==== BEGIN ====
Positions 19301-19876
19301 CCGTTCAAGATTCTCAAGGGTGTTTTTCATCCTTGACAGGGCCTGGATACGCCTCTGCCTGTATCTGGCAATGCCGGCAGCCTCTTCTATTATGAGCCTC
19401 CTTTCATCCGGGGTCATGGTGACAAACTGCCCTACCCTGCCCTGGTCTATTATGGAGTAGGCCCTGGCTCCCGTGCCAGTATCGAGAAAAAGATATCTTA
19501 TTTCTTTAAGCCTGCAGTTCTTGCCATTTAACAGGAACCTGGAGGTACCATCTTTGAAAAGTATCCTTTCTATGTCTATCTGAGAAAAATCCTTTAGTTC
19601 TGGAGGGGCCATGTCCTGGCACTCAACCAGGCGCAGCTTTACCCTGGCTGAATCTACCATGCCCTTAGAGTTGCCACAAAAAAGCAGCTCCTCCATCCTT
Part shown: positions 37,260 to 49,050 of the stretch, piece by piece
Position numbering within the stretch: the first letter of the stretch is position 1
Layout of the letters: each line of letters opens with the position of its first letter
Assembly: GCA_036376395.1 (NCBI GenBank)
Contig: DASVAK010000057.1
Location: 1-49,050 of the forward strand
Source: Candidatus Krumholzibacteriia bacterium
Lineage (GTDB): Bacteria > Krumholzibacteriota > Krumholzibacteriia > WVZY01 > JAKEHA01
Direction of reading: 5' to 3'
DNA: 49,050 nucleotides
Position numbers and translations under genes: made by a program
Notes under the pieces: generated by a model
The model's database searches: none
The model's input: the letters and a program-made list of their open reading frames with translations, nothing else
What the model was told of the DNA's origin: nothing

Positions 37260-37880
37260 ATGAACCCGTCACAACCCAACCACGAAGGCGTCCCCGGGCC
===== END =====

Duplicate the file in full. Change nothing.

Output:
Positions 19301-19876
19301 CCGTTCAAGATTCTCAAGGGTGTTTTTCATCCTTGACAGGGCCTGGATACGCCTCTGCCTGTATCTGGCAATGCCGGCAGCCTCTTCTATTATGAGCCTC
19401 CTTTCATCCGGGGTCATGGTGACAAACTGCCCTACCCTGCCCTGGTCTATTATGGAGTAGGCCCTGGCTCCCGTGCCAGTATCGAGAAAAAGATATCTTA
19501 TTTCTTTAAGCCTGCAGTTCTTGCCATTTAACAGGAACCTGGAGGTACCATCTTTGAAAAGTATCCTTTCTATGTCTATCTGAGAAAAATCCTTTAGTTC
19601 TGGAGGGGCCATGTCCTGGCACTCAACCAGGCGCAGCTTTACCCTGGCTGAATCTACCATGCCCTTAGAGTTGCCACAAAAAAGCAGCTCCTCCATCCTT
Part shown: positions 37,260 to 49,050 of the stretch, piece by piece
Position numbering within the stretch: the first letter of the stretch is position 1
Layout of the letters: each line of letters opens with the position of its first letter
Assembly: GCA_036376395.1 (NCBI GenBank)
Contig: DASVAK010000057.1
Location: 1-49,050 of the forward strand
Source: Candidatus Krumholzibacteriia bacterium
Lineage (GTDB): Bacteria > Krumholzibacteriota > Krumholzibacteriia > WVZY01 > JAKEHA01
Direction of reading: 5' to 3'
DNA: 49,050 nucleotides
Position numbers and translations under genes: made by a program
Notes under the pieces: generated by a model
The model's database searches: none
The model's input: the letters and a program-made list of their open reading frames with translations, nothing else
What the model was told of the DNA's origin: nothing

Positions 37260-37880
37260 ATGAACCCGTCACAACCCAACCACGAAGGCGTCCCCGGGCC